Borderline Personality Disorder

I have spent most of this year thinking I won’t make it out alive. I’m sure I am not the only one who has felt this. In those early months of lockdown I tried to bury myself in books, but of course there’s homeschool and washing and dishes and the panic would rise and rise.

I’m not going to survive this, I’m not going to survive this, I am not going to survive this. 

My life has changed, irrevocably. Some days I can be functioning in the world, other days emotions are high and they hurt. Dramatic, no? But I am sure someone out there reading this knows exactly what I mean.

At this point I am facing more instability than I have in a long time – I don’t know what my future is going to look like. I’m back to full time study in 2021. It’s also summer break and I have no work, no school and no structure and I’m probably going to be alone a lot. I bloody love routine.

Xmas always feels like a kick in the teeth.

Anyway, I digress ..

With something like BPD, a thing that affects your moods, thoughts and feelings it is really hard to tell what is you and what is It (yes I got Faith No More stuck in my head writing that line). It’s nestled right into your whole identity, your being. It shapes the way you experience and interpret the world, it shapes your relationships, your relationship with yourself. You can obsess over suicide but also be paranoid that everyone is trying to kill you – that’s super tiring. You can often feel like you are not real and I can’t describe that one any further, words don’t work.

Writing isn’t coming easy. I must have started about ten different posts over these past couple of months and given up. I’ve rewritten this one over and over again even though it is brief.

Mostly I got this. Mostly. Work in progress and all that stuff.



Learning new things

I have done many different things with my time this year. It needed to happen. I am a curious person, I like challenges and I channeled that into a full time bridging course at University. It has been a ride, I found aspects of this course hard but I kept on at it despite a couple of set backs. You know, Lockdown 2.0, all the kidlets missing school and being stuck at home adults. We managed. Together all the time, we managed.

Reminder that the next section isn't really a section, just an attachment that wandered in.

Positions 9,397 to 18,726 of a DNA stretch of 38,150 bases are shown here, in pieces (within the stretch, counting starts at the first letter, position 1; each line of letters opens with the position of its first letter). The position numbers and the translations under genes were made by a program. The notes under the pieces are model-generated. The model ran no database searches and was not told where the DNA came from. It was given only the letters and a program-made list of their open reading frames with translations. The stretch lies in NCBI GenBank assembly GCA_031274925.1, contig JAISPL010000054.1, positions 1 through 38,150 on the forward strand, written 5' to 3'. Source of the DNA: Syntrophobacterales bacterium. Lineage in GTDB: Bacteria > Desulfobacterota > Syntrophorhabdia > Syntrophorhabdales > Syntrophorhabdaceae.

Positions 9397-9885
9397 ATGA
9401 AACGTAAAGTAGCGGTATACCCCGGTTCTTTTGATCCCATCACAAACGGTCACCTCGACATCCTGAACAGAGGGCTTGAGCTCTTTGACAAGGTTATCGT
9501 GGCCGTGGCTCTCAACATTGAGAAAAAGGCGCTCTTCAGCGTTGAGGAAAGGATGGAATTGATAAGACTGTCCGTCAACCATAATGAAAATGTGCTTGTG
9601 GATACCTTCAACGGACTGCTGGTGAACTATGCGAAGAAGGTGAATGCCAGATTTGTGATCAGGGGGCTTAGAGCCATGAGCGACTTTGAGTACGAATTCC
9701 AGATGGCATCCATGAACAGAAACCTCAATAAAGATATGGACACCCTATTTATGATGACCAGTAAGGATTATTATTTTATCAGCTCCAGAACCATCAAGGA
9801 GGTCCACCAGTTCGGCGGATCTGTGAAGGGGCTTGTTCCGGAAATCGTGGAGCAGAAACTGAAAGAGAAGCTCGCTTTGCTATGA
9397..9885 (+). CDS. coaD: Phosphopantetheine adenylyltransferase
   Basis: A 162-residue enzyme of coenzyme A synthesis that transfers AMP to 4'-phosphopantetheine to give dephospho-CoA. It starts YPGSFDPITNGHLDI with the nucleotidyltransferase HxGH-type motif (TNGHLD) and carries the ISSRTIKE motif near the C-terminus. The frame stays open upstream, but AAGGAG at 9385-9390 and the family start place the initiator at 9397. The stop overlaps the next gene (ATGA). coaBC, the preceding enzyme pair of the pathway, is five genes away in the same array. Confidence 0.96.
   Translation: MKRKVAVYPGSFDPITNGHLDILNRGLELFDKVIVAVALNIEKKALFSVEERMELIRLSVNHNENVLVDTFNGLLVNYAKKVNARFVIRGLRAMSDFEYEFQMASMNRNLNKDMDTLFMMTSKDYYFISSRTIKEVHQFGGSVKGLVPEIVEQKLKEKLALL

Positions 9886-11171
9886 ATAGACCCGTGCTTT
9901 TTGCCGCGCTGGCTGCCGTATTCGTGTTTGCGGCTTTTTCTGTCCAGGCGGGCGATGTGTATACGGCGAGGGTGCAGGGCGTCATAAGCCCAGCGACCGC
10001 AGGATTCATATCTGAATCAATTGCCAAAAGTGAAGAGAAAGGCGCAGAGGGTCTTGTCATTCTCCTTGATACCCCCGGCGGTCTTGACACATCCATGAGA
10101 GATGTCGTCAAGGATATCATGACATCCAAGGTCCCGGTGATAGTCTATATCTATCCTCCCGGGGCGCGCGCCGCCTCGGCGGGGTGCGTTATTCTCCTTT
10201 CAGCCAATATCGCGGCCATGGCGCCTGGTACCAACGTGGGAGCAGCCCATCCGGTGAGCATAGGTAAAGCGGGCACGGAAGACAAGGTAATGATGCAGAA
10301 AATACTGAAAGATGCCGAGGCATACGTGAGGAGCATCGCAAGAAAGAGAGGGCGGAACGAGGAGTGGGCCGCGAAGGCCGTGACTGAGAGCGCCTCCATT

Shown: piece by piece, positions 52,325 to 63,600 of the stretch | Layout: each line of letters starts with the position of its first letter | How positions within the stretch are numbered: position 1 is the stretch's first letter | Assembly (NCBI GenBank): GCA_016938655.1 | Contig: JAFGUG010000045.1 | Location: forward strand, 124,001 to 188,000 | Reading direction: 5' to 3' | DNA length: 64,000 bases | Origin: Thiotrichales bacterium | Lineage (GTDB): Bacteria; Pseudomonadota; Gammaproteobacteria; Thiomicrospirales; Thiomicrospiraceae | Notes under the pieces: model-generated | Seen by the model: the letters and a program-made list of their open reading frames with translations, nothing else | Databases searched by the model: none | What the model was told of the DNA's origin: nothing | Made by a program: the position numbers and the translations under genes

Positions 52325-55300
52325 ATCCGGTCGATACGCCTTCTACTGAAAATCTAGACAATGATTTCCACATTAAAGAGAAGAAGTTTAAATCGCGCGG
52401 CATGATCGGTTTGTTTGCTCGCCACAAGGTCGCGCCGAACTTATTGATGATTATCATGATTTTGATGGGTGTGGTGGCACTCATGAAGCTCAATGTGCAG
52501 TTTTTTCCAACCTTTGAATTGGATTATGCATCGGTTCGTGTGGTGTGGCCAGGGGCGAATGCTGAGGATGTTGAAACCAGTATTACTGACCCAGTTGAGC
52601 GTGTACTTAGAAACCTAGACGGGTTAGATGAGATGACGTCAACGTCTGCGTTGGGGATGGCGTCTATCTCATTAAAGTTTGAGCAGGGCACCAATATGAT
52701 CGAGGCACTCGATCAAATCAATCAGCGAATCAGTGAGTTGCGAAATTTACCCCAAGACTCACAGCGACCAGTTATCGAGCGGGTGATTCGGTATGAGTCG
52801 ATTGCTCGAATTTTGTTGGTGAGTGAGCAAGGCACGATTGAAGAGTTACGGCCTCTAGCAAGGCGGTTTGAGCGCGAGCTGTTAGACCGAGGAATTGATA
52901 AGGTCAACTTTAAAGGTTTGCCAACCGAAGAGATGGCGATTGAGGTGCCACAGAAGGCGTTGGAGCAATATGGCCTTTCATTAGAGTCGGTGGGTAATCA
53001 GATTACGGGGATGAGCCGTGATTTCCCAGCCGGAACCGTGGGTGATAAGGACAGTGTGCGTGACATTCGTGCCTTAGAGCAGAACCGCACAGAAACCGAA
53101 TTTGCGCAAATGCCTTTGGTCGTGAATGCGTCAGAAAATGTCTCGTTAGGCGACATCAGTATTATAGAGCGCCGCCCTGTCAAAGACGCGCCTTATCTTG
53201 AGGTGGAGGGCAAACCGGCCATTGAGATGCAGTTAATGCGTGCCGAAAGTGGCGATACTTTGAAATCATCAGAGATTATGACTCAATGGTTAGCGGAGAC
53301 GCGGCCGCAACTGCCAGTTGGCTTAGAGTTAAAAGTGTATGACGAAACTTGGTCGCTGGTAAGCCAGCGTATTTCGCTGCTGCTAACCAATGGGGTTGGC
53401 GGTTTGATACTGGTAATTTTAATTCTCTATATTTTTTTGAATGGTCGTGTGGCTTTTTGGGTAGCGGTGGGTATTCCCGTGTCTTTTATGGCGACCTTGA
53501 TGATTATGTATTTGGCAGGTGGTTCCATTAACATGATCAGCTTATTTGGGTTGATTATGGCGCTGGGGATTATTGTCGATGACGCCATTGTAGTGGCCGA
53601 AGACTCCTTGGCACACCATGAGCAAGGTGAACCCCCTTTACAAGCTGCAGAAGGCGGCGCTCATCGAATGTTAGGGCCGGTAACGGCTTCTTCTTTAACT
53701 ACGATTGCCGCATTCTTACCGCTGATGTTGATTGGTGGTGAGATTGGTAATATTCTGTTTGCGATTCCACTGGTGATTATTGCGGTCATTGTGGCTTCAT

I’ve been learing algebra and am about to plunge headfirst into statistics. At the beginning of this course I dreaded maths and now it is my very favourite. I can’t do it so well but I love that there is always a solution. That is soothing.

I’ve not made much art, I just can’t. Though I have been busy with other things I still love to make it when I can. It looks different at the moment. But that has always been the case with my practice, it shifts and it is important to explore different aspects. To fit it in around whatever else is going on with life at the time.

This year has been heartbreaking. I can’t see my cousin, of whom I am very close, she had her first baby on the otherside of the world. Like I did with my baby. It crushes me that I can’t be there. We still can’t see our family on the otherside of Victoria, first it was the bushfires that ripped right through the area and now lockdown. I know there is a lot of people going through monumentally diffuclt times, I know how lucky I am and this year has really been a catalyst of change in me. I need to do something more helpful in this world.


Listen, things will never be the same again and I think that I have come to terms with that. It’s time to really engage with community but also understand myself and who I truly am. Whatever that looks like.

Please, wish me luck on my upcoming maths exam.

Stay kind



It has been sometime. So long that it took me a while to work out how to log back into here.

September next week. Most of this year has passed and it seems to be both the longest and shortest year. Many things have happened, so many things that words don’t seem to really work at the moment. Or pictures. Or anything really. Just sort of passing time with the new way of life, getting used to walking with masks on. People dying and being born and you can’t go see anyone.

Lockdown 2.0 is different this time around as I am still working and now I am studying full time. I can’t say it is the easiest time, but I also know how lucky I am. If I am successful with my studies I think I will write more about that, but no point right now. I will just say that I am using my brain in a very different way and I think it is a good thing.

Work is my haven. As I am sure it is for many people. It is the only place that I am actually creative at the moment. I had just started this job at the beginning of the year and it has been a wild ride for all.

I’ll write sooner next time.

Here’s me in my PPE for work – it gets super foggy in there.

COVID19 Diary entry #3 – school from home

Get up the usual time. Have breakfast. Get dressed and, ideally, I’d love us to go for a brief walk but I still haven’t managed to achieve this just yet.. Do your teeth and hair. Set up the computer for a meeting with the teacher and check the ipad for the days shedule. Wait out the the resistance and maybe I’ll do some boxing or take a deep breath in another room and then keep on waiting. I try and remain as calm as I can. Get some school work done, I get none of my own work done. Cook healthy meals, punctuate the day with snacks, meals, walks around the block. Reading time of books she wants to read and not the books she hates. More emotions and reassure and be calm. On the internet lots of people have very strong opinions on parenting, who are not in this situation, I want to punch them. But I don’t say that on twitter because, violence. She misses her teacher, she misses her friends, she doesn’t like video conferences. I miss my jobs. I miss Arthur Studios and nutting our ways to approach different art practices and the people. I miss the National Gallery of Victoria and teaching lessons like foreshortening where I wrapped black tape around my arms for an activity. We miss Jemima. I have got a very small amount of work done. We’ve somehow worked out how to navigate all the glitchy technology. I’ve realized some things about my kid that I probably wouldn’t have otherwise. Doesn’t mean that this doesn’t suck. I do watercolours and sketches and have an idea for a new project. Log back into the school schedule and realize that we didn’t get all the work done. I turn off the ipad and tell no one.